Artist Terry Guyer continues work on Nikola Tesla sculpture in his Menlo Park studio

by Linda Hubbard Gulker on July 17, 2013

Menlo Park artist Terry Guyer photographed by Scott R Kline

As we reported in June, Menlo Park artist Terry Guyer is working on a 7-foot bronze statue to honor Nikola Tesla, a project that was funded via Kickstarter.

Writes Terry on his website: “We chose to emphasize Tesla’s invention around wireless electricity due to the uniqueness of the invention (now and then), a humble vs. showmanship posture, and achieving a likeness to Tesla. Tesla enjoyed demonstrating wireless electricity involving a wireless bulb in the 1890s.”

Recently photographer Scott R. Kline visited Terry in his studio to photograph the progress (top photo), and Terry provided us with a rundown of how the statue is taking form:

“The 25” maquette was scanned by Scansite in Woodland, CA (Marin) using aerospace 3D scanning technology. Then the 3D information was transferred to Satellite Models in Belmont where it was enlarged to the full 7-foot monument size and formatted for their computer-controlled 5-axis milling machine cutting the enlarged shape of the maquette out of dense blue foam.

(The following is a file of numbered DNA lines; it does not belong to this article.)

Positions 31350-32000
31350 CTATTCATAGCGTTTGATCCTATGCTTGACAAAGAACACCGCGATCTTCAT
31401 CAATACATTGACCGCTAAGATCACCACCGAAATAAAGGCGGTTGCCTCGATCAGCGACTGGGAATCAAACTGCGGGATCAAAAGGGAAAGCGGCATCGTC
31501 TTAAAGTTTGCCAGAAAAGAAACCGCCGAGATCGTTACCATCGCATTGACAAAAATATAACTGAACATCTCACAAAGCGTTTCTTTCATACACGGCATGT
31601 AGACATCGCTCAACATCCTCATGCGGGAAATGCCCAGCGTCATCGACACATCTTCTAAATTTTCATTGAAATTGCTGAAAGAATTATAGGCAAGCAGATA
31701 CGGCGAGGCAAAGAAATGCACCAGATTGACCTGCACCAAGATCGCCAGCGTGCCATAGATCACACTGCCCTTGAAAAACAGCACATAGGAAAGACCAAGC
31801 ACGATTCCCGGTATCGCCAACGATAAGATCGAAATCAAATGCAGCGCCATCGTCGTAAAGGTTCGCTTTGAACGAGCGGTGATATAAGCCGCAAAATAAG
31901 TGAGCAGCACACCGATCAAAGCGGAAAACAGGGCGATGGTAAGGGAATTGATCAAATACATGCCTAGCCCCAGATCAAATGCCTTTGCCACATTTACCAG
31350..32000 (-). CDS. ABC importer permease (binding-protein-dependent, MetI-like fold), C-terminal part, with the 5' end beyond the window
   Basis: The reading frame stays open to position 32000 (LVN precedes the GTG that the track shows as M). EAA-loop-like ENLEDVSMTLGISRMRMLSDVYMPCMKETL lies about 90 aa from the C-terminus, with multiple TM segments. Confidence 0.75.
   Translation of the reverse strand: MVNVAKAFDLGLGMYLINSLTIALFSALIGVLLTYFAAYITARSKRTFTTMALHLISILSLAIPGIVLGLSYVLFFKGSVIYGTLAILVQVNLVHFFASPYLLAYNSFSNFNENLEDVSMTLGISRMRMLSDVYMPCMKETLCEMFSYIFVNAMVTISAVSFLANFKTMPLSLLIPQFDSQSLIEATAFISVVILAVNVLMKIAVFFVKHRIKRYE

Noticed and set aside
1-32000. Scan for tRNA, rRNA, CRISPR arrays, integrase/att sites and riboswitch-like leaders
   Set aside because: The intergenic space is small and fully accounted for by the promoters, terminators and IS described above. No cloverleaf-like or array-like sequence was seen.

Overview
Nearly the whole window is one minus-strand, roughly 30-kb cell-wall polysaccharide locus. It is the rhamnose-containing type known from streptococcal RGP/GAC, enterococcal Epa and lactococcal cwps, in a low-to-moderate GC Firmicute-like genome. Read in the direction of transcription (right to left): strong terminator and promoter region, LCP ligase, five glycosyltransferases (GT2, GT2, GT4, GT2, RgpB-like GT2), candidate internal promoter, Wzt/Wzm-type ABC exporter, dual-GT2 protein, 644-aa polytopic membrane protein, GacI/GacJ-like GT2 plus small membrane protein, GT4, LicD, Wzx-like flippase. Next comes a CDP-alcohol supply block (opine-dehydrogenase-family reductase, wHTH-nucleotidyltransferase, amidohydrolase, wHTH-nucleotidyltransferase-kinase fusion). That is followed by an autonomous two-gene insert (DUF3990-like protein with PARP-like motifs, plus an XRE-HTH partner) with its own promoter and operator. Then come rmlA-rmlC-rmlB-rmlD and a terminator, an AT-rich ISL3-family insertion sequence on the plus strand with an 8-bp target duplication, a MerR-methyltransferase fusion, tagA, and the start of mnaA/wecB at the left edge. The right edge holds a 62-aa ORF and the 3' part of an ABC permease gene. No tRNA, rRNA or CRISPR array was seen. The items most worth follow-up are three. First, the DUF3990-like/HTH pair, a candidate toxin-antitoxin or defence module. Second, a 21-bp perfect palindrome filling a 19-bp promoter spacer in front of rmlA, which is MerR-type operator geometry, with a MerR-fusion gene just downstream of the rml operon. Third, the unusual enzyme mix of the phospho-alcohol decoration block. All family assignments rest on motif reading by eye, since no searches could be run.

“The foam pieces are then glued together to form the armature (base) for final clay application of the statue which will then be cut apart, molded and cast in bronze.

Terry Guyer_mold with screws“Now I have it apart and am applying clay piece-by-piece before reassembling it into two sections, upper torso and legs, for transport to Artworks foundry in Berkeley.

“[Think of this stage as] ‘a high tech armature for the ancient art of bronze sculpture – what else for a Silicon Valley statue anyway?”

According to Terry, the completed Tesla statue is “proposed to be situated immediately after the off-ramp of Page Mill Road, one of Palo Alto’s busiest streets, leading to California Avenue, which means it will be seen by thousands of passing automobiles and pedestrians every day.”

Photo of Terry Guyer at work by Scott R. Kline

{ 1 comment… read it below or add one }

Lisa Federici July 18, 2013 at 9:20 am

Hi Linda & Scott,

Thanks for the great article on Terry’s work and process. I would just like to correct one thing and that is; that Scansite is actually based in Woodacre, CA, instead of Woodland. We have been providing high end, 3D digital enlargement & reduction for artists, museums & cultural heritage institutions for nearly 20 years! It is always a pleasure to be involved with great projects such as Terry’s and I look forward to the the unveiling!


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